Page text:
We're Not in Kansas Anymore

Reviewed by Katherine A. Powers
Sunday, October 2, 2005


By Gregory Maguire

Regan. 334 pp. $26.95

Gregory Maguire's 1995 novel Wicked introduced the excellent conceit that there was another, rather more vexed and, as it happens, more unhygienic side to the story first told by L. Frank Baum in The Wonderful Wizard of Oz and later canonized by the 1939 movie. Until Maguire took up the cause, who had bothered to see things from the point of view of the Wicked Witch of the West? Who had felt any sympathy at all for this victim of an unwholesomely green complexion and a fatal allergy to water? And who, for that matter, had given any thought to sanitary conditions in the Land of Oz?

Wicked taught us a great deal about all of this, not least being that the country possesses a distinctly moldy and feculent aura and its inhabitants are prone to rots and oozings. The Witch was as crabby as we had supposed, but she was a real person, with hopes and fears and loves and losses. She was Elphaba, the first-born child of a promiscuous mother and a preaching father. Furthermore, it was Elphaba's sister, Nessarose, who had been flattened by Uncle Henry and Aunt Em's uprooted farmhouse, and whose magical shoes Dorothy -- a rather missish young person, it turns out -- had appropriated for her own use. Elphaba, we learned also, had played a crucial role in overturning an oppressive, imperialist government and had had an affair with a married man out of which union may have sprung a child. The most likely candidate for that distinction was an unprepossessing, doughy boy called Liir, whose presence Elphaba seemed merely to tolerate and who was the constant butt of other children's horrid pranks.

It is now 10 years later, not only here but also in the Land of Oz, as we discover from Son of a Witch , Maguire's latest novel. The old regime is gone, but peace does not reign. Travelers have been found with their faces scraped off; a young man has been discovered unconscious by the road, barely alive, his body strangely broken. Mystery surrounds his identity, though anyone will guess that it is Liir all grown up and, thank God, looking handsome -- despite the "discharge from his membranes," "blood blisters under the skin" and the "yellowish sweat" rolling off him. A series of flashbacks puts us in the picture as to what has happened to Liir and others since Dorothy -- or "little Miss Thug," as one character calls her -- dispatched Elphaba with a pail of water.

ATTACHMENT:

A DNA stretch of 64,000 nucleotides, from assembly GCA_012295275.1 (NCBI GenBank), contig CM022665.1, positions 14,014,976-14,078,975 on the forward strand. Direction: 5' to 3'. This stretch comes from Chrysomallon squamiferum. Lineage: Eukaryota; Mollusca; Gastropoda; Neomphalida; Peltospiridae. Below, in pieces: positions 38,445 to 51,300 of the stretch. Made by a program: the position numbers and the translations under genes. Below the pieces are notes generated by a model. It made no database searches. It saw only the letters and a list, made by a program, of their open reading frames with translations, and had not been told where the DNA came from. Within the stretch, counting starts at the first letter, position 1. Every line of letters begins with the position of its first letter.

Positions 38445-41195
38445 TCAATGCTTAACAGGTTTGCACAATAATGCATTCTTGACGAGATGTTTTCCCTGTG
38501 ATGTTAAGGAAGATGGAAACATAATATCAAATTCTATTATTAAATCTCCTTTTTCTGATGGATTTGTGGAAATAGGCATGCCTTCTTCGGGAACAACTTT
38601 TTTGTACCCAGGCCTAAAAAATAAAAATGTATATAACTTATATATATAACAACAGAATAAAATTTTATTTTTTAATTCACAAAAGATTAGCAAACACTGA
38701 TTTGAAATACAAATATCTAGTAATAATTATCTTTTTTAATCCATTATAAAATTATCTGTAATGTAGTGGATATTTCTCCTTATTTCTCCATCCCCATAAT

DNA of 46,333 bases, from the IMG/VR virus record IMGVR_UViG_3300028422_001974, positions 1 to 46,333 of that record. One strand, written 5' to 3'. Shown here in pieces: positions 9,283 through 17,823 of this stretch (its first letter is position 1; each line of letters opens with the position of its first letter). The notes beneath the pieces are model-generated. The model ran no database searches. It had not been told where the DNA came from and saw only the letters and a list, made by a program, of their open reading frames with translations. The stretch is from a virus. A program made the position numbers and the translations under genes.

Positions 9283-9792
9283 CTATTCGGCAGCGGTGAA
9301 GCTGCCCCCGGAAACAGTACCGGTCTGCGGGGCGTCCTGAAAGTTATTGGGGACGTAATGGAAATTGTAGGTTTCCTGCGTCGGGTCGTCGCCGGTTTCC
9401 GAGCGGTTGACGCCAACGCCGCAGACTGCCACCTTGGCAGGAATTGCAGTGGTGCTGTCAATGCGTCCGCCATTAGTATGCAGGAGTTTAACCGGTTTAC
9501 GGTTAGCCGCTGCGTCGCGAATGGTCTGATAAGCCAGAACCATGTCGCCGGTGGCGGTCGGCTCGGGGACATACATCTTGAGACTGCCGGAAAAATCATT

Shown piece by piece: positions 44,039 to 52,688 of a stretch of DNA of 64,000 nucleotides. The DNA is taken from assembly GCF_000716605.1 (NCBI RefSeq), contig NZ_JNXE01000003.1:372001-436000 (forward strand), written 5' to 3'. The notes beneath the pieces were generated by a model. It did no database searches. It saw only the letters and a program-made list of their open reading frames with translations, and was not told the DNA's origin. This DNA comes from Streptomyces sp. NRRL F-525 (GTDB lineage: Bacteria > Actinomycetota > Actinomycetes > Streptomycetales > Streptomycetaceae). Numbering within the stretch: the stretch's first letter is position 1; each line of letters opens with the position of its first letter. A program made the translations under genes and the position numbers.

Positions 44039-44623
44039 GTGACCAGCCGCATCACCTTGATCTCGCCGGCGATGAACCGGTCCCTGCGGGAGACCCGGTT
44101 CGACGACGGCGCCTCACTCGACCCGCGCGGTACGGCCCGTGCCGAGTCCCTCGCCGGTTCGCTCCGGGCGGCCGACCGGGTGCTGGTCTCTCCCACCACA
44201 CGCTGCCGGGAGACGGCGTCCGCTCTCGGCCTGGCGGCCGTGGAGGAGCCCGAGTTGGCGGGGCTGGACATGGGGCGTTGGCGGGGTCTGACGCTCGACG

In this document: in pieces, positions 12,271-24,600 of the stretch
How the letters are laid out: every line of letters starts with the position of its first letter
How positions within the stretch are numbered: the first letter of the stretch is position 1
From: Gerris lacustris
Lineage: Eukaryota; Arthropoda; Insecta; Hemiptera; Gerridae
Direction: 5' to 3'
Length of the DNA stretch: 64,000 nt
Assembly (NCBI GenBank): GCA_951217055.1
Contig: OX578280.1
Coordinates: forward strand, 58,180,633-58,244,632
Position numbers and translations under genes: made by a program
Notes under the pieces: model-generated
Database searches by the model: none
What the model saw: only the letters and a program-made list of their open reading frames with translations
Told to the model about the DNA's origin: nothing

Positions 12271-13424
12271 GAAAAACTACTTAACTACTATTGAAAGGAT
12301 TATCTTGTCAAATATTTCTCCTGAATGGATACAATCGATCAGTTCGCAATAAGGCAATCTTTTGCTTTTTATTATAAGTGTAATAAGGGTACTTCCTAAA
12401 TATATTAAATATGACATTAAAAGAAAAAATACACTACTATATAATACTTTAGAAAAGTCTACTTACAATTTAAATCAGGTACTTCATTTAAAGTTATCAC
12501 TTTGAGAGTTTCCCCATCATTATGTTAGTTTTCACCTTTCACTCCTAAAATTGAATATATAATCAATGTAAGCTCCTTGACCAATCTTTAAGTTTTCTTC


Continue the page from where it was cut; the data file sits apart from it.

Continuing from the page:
Though Wicked was not simply a reverse image of Baum's book or the famous movie, it depended on their depictions of Oz as a foil for its own maverick reshaping of the narrative. Those for whom potty humor is the acme of wit and foul decay is horror sublime will be happy to know that Son of a Witch is as well-supplied with those articles as the earlier book was. What it has lost, however, is the shaping vigor gained by pushing against a well-known story.

Like the character Liir at its center ("a solitary figure untroubled by ambition, unfettered by talent, uncertain of a damn thing"), the novel suffers from entropy. It wanders around, off-kilter and aimless: "A year passed, another. Nothing was the same, year after year, but little was different, either." Flashbacks show how Liir became a man by joining the Home Guard in the Emerald City ("the Big Itself"), took part in a military atrocity and wandered off again to follow various quests in a desultory fashion, drifting from one to the other, bogging down, gearing up, occasionally knocking something off his list. Attend Conference of the Birds. Check. Slay dragons. Check. Retrieve broomstick and cape. Check. Release Princess Nastoya from life's putrescent thrall. Check. Meanwhile, there is the on-again-off-again search for his possible half-sister, Nor, who apparently smuggled herself out of an underground prison under a heap of dead and decaying Horned Hogs, whose entrails "breed a kind of maggot that likes to burrow into human orifices, especially the airless ones." That mission's on hold.

There are never-ending palaver and bickering among the characters and great gobbets of portentousness at every turn. Sometimes "the dawn seemed full of its own arcane purpose." Sometimes "the world was a spectacle, its own old argument for itself. Endlessly expounded with every new articulation of leaf and limb, laugh and lamb, loaf and loam." Except for getting out of the way of the odd chamber pot being emptied from on high, no one seems to know exactly what to do or where to go in this book. You get the feeling they're simply milling around waiting for the next sequel to begin. ยท

Katherine A. Powers, who regularly reviews audio books for Book World, writes a literary column for the Boston Globe.

© 2005 The Washington Post Company